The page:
The Oxford Desk Dictionary and Thesaurus defines ATTRACTIVE as "aesthetically pleasing" (captivating, appealing, luring, good-looking). This definition runs the gamut when applied to reality. Ask any male or female whom they find attractive and most would agree on similar criteria varying only in degrees from person to person. It does not matter whether the two people have dissimilar features. Actors Brad Pitt and Tom Cruise have nothing in common-physically, but it would be a toss up by American women in defining whom they find more appealing. The same would apply for actors Boris Kodjoe and Shemar Moore. But where do these concepts of who is hot and who is not come derive?
First, it would behoove us to start from the beginning when beauty was seemingly non-existent. John J. Macionis in his book "Sociology", outlines that the primate order among mammals is believe to evolved some 65 millions years ago of which humans are believed to have originated. Scientists believe that man emerged from the great apes some 12 million years ago. The first creature with identifiable human characteristics lived 3 million years ago. Our species homo sapiens (thinking person) evolved 250,000 years ago. According to Macionis, Civilization based on permanent settlements, which human culture and biological evolution is linked, has existed approximately 12,000 years. As we became more social, we created a culture, which has been transformed over the years to what we have today. All cultures have at its base: symbols, values, norms, language and tools. Over the years, within our culture came the concept of beauty.
Every culture that signifies the aforementioned attributes determines what is attractive and that becomes a value of that culture. One might believe that what we value in American society is valued throughout the world. Not so! In our culture, women value thin bodies while men value large muscles. In other cultures obesity is valued so much that individuals go out of their way to gain weight. Authors Peter Brown and Melvin Konner under the online article The Reader: An Anthropological Perspective on Obesity (pp. 401-411) asserts that in many societies, fatness is linked to self-worth and sexuality, which is culturally defined by them as beauty. Further, High status Efik pubescent girls in traditional Nigeria spend 2 years in seclusion getting fat. Other fattening farms are found in other parts of Africa. The Tarahumara of Northern Mexico consider fat thighs as the first requisite for beauty according to Brown and Konner. Consequently, what we deem as natural is often learned behavior created by culture.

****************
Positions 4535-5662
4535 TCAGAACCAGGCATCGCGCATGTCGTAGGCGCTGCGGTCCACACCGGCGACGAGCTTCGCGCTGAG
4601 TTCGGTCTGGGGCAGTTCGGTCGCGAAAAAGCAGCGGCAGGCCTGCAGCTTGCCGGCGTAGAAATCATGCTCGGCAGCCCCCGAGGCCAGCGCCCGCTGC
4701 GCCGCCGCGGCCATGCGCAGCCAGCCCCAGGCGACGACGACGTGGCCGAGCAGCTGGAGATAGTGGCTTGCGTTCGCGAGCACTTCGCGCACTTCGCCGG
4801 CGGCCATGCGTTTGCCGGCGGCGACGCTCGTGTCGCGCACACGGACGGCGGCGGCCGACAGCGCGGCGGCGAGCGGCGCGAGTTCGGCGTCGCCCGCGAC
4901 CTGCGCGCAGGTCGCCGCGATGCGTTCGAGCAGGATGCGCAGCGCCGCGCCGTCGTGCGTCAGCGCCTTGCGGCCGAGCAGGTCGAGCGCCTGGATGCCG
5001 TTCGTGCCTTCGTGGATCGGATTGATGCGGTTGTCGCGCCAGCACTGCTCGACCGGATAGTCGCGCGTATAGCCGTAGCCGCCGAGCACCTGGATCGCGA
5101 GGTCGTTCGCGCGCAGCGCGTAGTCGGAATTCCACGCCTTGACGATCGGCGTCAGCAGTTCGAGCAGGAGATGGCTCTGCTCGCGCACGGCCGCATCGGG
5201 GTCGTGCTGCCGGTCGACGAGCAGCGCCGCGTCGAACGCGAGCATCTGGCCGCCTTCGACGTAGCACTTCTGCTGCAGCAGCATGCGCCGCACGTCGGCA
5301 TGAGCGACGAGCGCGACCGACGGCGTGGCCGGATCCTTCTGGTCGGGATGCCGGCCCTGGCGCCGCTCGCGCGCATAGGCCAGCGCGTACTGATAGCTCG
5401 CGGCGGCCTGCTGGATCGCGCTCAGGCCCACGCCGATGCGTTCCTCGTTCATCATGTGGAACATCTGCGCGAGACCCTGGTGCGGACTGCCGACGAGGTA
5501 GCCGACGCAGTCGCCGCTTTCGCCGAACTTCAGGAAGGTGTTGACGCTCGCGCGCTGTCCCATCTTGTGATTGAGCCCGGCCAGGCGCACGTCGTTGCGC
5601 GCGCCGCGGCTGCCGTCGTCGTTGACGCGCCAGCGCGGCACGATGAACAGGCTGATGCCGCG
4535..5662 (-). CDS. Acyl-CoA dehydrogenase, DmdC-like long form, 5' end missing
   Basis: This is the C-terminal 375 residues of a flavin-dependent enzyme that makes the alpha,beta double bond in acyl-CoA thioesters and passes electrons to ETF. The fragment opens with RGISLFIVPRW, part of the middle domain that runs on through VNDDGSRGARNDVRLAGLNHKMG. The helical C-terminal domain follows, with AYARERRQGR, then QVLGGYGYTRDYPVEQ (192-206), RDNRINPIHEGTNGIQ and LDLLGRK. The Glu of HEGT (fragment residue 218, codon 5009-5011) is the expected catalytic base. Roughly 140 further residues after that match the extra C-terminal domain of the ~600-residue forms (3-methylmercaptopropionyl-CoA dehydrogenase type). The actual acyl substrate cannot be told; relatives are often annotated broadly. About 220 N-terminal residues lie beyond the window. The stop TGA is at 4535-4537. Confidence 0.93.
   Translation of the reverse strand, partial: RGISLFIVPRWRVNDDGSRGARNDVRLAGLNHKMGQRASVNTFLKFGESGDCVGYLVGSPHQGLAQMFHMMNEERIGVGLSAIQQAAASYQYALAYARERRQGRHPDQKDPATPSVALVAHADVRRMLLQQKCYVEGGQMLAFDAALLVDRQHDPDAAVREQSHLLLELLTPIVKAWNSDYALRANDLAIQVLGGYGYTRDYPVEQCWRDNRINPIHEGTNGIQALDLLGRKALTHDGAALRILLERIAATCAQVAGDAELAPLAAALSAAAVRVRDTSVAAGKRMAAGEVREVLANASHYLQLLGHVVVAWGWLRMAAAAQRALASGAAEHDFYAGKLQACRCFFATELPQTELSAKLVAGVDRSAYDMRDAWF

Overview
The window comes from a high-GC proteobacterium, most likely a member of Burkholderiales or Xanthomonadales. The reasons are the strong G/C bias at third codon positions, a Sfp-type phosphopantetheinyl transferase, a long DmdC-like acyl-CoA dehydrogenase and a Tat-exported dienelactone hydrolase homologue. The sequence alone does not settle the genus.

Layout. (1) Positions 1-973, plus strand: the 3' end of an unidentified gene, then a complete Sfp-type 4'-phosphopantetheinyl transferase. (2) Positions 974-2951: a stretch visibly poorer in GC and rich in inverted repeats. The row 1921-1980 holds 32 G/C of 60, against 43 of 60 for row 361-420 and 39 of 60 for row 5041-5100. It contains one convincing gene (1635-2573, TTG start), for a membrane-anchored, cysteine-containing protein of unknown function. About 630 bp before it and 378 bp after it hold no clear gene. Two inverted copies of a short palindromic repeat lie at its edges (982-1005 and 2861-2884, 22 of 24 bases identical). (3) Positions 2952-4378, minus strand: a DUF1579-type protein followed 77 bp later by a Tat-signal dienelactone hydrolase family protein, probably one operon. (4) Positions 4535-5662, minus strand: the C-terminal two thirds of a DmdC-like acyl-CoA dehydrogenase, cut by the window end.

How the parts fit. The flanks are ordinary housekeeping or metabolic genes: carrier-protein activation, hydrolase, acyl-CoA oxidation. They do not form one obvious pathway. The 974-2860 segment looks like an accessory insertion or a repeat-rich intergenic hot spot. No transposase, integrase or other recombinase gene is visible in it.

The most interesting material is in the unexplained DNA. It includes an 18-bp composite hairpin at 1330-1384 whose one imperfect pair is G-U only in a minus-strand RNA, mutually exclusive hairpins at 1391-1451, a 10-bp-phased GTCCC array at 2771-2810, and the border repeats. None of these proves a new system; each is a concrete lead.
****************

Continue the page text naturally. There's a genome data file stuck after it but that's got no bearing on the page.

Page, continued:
Contrast this notion with a USA Today newspaper article entitled, “Fat or Fit? By Nanci Hellmich (Health Section: January 8, 2001) taking from the upcoming February, 2001 issue of Men's Fitness magazine that identified the 25 fittest and fattest cities. Among the fattest were Houston, Detroit, Philadelphia, New Orleans, and Columbus, Ohio. Among the fittest were San Diego, Honolulu, San Francisco, Seattle, and Minneapolis, Minnesota. Jeff Lucia, executive editor of Men's Fitness said, "We know not every body is going to be happy, but obesity is a serious health problem." In the same article, John Foreyt, an anti-obesity crusader and director of the Nutrition Research Clinic at Baylor College of Medicine in Houston says, "I don't think it's fair to single out Houston…Every city is fat and has its problems." Most of the respondents blamed junk-food as the culprit for the fattening of cities, while an environment of healthy eating and exercise was given for the fittest cities.
Based on these splintering points of view, it goes without saying that beauty or attractiveness is culturally defined. What we may gleam from this notion is that what we believe to be true is relative. That is, it depends on how you look at it. If you are Nigerian, the notion that you must be obese is as significant as being thin and muscular in the United States. If this is the premise, there must be a flip-side to this. Studies have consistently shown that obesity is a large contributor to health problems as well as death in the U.S. However, in the U.S., millions of people suffer from some type of eating disorder largely caused by attempting to fit into our normative idea of beauty. The point is that there is a price to be paid for whatever perspective we embrace. The question becomes how much is too much? The price that Americans pay for "battling the bulge" seems to be at a great cost. If you take the idea that Americans are being hit with a double whammy of being physically overweight with the psychological abuse that goes along with not fitting into our concept of beauty, it becomes an ongoing battle. Many women and men have professed that after they have lost the weight they still suffered from the debilitating effects of having been overweight. Consequently, under their thin bodies lives a fat person.
It seems inescapable to divorce ourselves from the dictates of culture. When a society deems what are its priorities, as social beings, it becomes increasingly challenging to go against its norms without being characterized as an outcast. The strange phenomenon is that individuals who stray away from what is culturally defined quite often find themselves coming right back to the thing they disliked with a new spin on why it's now acceptable. The isolation is too much, besides the fact that it is human to seek the pleasure of life and avoid the pain. In the U.S., it is often painful not to be attractive and those who have overcome the pain have fought a great psychological battle.
The stakes are always being raised. Once the standard of beauty has been expanded, intangible traits like “charisma,” become even more important. Try if you will, but being a social animal comes with its “upside” and “downside” and by societal dictates, you’re never enough.
For more information, visit: Charisma